Ishi emerged from the forests of California in 1911, nearly 40 years after the world thought his people had disappeared from the earth.
On Aug. 29, 1911, Ishi, the last of the Yahi, walked out of the California wilderness and into American culture.
He emerged onto a scene that had mostly forgotten the Native Americans who once roamed the land. Thin from starvation and soot-smudged from the fires that had ravaged the nearby forest, he was a shocking sight to the inhabitants of Oroville.
They called him a “wild man” and took him into custody — not for foraging on private property, but because they hoped to protect him. At sea in a strange modern world, he seemed to them a danger to himself.
But there was not much left for Ishi to lose. The worst had already happened long ago — and it happened because of towns like Oroville.
The Price Of The California Gold Rush
On Jan. 24, 1848, James W. Marshall found gold in the water wheel at Sutter’s Mill, giving rise to the largest mass migration in modern history.
The gold rush brought approximately 300,000 people to the wilderness of California.
The population of San Francisco, a fledgling township in 1948, grew from 1,000 to 25,000 in two years. The supply ships that carried the growing city’s goods unloaded and sat abandoned in the harbor; their crews had fled to search the California hills for ore.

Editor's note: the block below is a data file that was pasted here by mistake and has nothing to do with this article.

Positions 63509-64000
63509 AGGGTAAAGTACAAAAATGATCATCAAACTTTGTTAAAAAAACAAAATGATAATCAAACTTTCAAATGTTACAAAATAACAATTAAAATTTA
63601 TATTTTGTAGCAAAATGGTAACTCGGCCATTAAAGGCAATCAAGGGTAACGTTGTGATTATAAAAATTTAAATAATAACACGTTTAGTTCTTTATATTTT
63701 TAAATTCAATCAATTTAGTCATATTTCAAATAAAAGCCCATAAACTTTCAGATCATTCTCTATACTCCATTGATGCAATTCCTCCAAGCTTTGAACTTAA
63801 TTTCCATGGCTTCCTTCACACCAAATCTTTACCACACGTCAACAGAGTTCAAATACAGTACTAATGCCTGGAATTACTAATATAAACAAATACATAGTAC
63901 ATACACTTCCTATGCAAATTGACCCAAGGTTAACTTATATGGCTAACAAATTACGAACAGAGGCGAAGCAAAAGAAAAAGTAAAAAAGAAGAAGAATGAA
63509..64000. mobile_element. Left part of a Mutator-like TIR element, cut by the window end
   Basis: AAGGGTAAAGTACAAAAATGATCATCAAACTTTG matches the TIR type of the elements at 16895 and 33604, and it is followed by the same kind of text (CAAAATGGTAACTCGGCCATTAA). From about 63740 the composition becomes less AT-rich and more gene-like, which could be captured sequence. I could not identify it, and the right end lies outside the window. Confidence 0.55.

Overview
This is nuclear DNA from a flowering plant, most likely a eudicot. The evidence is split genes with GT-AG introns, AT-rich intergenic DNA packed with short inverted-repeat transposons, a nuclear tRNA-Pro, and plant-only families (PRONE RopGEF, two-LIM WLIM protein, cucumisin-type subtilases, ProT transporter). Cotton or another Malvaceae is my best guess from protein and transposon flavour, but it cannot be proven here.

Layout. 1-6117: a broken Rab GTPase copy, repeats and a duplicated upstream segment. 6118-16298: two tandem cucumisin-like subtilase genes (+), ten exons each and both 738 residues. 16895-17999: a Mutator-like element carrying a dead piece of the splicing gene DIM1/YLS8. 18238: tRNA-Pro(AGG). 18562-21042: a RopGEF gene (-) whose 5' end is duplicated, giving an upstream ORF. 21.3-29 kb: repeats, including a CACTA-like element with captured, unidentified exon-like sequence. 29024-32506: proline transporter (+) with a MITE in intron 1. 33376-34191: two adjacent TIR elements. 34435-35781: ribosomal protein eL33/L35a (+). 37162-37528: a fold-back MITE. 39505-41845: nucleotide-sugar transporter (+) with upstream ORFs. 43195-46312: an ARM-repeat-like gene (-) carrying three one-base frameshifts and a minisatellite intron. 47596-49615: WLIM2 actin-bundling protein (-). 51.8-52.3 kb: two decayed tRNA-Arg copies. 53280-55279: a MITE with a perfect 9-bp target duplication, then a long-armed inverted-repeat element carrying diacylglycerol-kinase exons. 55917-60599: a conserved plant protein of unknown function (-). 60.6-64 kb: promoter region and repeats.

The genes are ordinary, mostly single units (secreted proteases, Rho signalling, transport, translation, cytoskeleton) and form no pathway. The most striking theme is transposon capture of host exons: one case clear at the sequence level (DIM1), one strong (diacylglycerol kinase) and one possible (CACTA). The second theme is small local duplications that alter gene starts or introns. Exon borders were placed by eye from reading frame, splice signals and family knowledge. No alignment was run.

But by 1850, the easy gold was gone, and miners had to search farther and farther afield. As they dug deep into remote countryside, they encountered Native Americans. Their activity began to disturb traditional Native American fishing and hunting grounds, scattering game and polluting water supplies.
The deer vanished, and the fish died. The newcomers brought diseases, like smallpox and measles, that were unfamiliar to Native American immune systems.
Sick, depleted, and starving, some tribes fought back. But they had few defenses against the settler’s guns. Attacks provoked counterattacks that decimated villages.
Relations grew worse, and new towns incentivized violent solutions: they set bounties on the natives, offering 50 cents for a scalp and five dollars for a head.